March 07, 2013

Once considered a disease on the decline, tuberculosis (TB) has seen a resurgence in Ukraine and several other post-Soviet countries that endured social and economic tumult after the collapse of the Soviet Union. In Ukraine, the country’s prisons in particular are a hotbed for the disease, with prevalence rates more than ten times higher than in the rest of society. Doctors Without Borders/Médecins Sans Frontières (MSF) provides treatment and support to over 140 inmates and ex-inmates suffering from multi-drug-resistant (MDR) TB in eastern Ukraine’s Donetsk region.

“It’s hard to sit up and I’ve got pain everywhere,” says Andriy*, 31, in a coarse voice from behind a white protective mask. A drunken brawl a few years ago lead to a jail term for violent assault and also put an abrupt end to his vocational training as a construction worker. Half a year ago, while still in prison, he was diagnosed by MSF with MDR-TB. His body is now thin and frail, and he says he has abandoned all hope of having a family and living a normal life until he is cured.

Over the next two years, Andriy will have to adhere to a strict regimen of six different TB drugs each day, a cocktail that often produces painful side effects like nausea, vomiting, and loss of sight and hearing. “It’s hard to stand it, but if I don’t continue I will just fall apart,” he says.

About 9,500 people developed MDR-TB in Ukraine in 2011, according to the World Health Organization. The number of new MDR-TB infections in the country has been rising steadily due to outdated prescription practices, an insufficient supply of drugs of often questionable quality, and a lack of access to diagnostic tools. Interruption of or non-compliance to treatment are also major contributors to the development of TB drug resistance. As an airborne infectious disease, it can be transmitted directly from one person to another, especially in overcrowded settings such as prisons. People living with HIV are usually more susceptible to developing the disease due to a weakened immune system.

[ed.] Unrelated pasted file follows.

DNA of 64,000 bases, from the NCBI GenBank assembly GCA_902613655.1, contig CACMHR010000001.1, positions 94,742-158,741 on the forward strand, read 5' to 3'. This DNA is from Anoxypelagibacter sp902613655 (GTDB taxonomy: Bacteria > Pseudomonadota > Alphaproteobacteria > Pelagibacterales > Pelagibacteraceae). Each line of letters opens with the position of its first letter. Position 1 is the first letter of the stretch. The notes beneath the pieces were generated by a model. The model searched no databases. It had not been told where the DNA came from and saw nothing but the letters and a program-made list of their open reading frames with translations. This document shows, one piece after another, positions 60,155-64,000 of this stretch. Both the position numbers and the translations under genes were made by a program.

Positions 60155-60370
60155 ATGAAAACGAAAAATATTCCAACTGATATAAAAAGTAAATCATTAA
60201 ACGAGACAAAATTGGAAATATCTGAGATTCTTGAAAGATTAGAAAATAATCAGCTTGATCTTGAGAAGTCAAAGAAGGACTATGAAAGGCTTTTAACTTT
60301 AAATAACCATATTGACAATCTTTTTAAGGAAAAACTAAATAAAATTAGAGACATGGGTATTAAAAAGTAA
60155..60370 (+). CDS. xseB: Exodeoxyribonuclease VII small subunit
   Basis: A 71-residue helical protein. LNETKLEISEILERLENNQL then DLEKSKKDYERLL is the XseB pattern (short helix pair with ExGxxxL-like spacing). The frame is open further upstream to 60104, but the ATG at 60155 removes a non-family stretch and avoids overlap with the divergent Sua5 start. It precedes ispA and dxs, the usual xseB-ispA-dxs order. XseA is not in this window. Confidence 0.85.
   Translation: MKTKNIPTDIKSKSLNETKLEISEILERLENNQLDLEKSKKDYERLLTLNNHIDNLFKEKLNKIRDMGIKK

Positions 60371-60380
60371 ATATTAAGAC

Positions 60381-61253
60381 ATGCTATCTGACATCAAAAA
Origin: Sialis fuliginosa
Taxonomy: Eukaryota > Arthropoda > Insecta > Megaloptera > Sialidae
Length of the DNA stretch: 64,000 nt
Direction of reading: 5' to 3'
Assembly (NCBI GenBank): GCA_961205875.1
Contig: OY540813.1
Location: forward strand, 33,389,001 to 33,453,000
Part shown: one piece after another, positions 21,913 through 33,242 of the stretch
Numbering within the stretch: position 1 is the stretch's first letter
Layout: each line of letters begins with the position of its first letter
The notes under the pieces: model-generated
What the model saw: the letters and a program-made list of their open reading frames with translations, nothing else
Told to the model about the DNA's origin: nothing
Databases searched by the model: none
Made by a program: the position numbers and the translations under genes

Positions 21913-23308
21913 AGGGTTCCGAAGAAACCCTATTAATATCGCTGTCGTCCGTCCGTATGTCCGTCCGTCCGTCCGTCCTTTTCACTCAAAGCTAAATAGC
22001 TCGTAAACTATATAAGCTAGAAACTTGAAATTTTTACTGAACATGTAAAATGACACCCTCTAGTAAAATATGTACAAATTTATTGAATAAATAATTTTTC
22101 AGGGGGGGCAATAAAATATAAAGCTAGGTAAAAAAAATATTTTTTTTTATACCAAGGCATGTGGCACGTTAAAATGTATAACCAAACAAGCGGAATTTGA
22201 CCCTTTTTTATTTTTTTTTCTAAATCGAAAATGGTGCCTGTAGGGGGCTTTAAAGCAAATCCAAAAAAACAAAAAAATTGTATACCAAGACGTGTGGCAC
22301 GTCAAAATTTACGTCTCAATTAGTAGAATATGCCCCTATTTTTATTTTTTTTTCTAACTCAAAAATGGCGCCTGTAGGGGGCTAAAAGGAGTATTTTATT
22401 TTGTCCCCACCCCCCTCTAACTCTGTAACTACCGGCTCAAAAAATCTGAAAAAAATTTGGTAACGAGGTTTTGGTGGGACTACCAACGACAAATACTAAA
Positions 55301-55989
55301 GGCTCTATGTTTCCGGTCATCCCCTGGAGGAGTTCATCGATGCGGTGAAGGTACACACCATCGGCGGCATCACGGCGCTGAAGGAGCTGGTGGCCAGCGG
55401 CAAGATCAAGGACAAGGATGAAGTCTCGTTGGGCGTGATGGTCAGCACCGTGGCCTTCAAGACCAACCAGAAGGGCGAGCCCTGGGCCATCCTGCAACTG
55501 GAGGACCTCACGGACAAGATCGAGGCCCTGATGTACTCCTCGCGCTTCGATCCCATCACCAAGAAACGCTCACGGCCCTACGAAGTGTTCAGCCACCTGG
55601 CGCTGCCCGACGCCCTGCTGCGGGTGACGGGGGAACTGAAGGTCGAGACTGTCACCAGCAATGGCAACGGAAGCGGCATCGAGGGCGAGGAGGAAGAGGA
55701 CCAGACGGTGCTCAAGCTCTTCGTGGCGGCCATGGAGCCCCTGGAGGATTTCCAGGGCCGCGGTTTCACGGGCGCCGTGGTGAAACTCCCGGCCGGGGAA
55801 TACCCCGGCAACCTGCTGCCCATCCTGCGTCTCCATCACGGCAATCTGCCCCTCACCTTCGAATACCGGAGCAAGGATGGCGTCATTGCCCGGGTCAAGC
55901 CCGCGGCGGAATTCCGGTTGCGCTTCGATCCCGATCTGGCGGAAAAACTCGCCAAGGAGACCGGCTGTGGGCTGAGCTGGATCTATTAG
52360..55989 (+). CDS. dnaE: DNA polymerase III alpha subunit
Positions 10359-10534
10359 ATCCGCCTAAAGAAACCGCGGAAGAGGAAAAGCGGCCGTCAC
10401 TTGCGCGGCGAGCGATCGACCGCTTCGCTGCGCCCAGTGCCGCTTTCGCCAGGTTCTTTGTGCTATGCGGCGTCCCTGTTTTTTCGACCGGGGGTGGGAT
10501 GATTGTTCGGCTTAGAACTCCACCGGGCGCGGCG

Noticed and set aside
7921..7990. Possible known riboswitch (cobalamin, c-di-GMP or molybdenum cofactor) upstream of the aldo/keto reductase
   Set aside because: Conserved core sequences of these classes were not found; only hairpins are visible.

The Donetsk region—known as the industrial heartland of eastern Ukraine—has been hit particularly hard by the HIV/TB epidemic, partly due to high rates of intravenous drug use. Since June 2012, MSF teams have been working inside three pre-trial detention centers as well as in Colony 3, an 800-bed prison hospital where prisoners diagnosed with TB are held. All inmates in Colony 3 are male and are kept in sparsely equipped cells that house approximately ten people each.

MSF provides diagnosis and testing, medical treatment, and psychological support to help MDR-TB patients continue taking their medication. MSF has also rehabilitated lab facilities and introduced infection control measures to prevent transmission of the disease within the prison. MSF also provides antiretroviral (ARV) treatment to patients that are co-infected with HIV.

Inside the prisons, overcrowding, poor ventilation, and frequent prison transfers exacerbate the spread of the disease. Weak nutrition from poor diets also makes prisoners more susceptible to falling ill. Almost half of the patients hospitalized in Colony 3 suffer from drug-resistant forms of tuberculosis.

Many prisoners come from difficult socioeconomic backgrounds where the burden of disease is already high. “Prisoners are a particularly vulnerable group,” says Yulduz Seitniyazova, MSF’s Head of Mission in Ukraine. “They are all living a hard life. Some have a history of drug abuse and alcoholism. They face so many problems, and many don’t believe that taking medication should be a number one priority.”

Before an individual is initiated on treatment, the MSF team strives to ensure that he is committed to stick to the long and painful treatment course. “He needs to know what treatment involves from the very start, and if things get tough we try and motivate him to continue,” says Yulduz.

On an international level, MSF campaigns for the research and development of better treatment regimens that are more effective, affordable, less painful, and do not put the lives of patients on hold for two years, as in the case of Andriy.

Once patients are released from prison, MSF collaborates with Ukraine’s Ministry of Health and other organizations to ensure that patients complete their treatment. This collaboration includes medical and psychosocial follow-up visits, along with adherence support and monitoring of side effects. Patients who default from treatment are traced in order to ensure that they continue. So far, 18 patients in MSF’s project have been released from prison, and 16 of them are still adhering to the treatment regimen.

“Some have no homes to return to. Some run a great risk of falling into alcohol and substance abuse, which will reduce the chances of adhering to treatment,” says Yulduz. “It’s important that these patients also get the necessary support once they’re outside the prison walls to enable them to continue treatment until they’re cured”.

*Patient name changed. 

Related News & Publications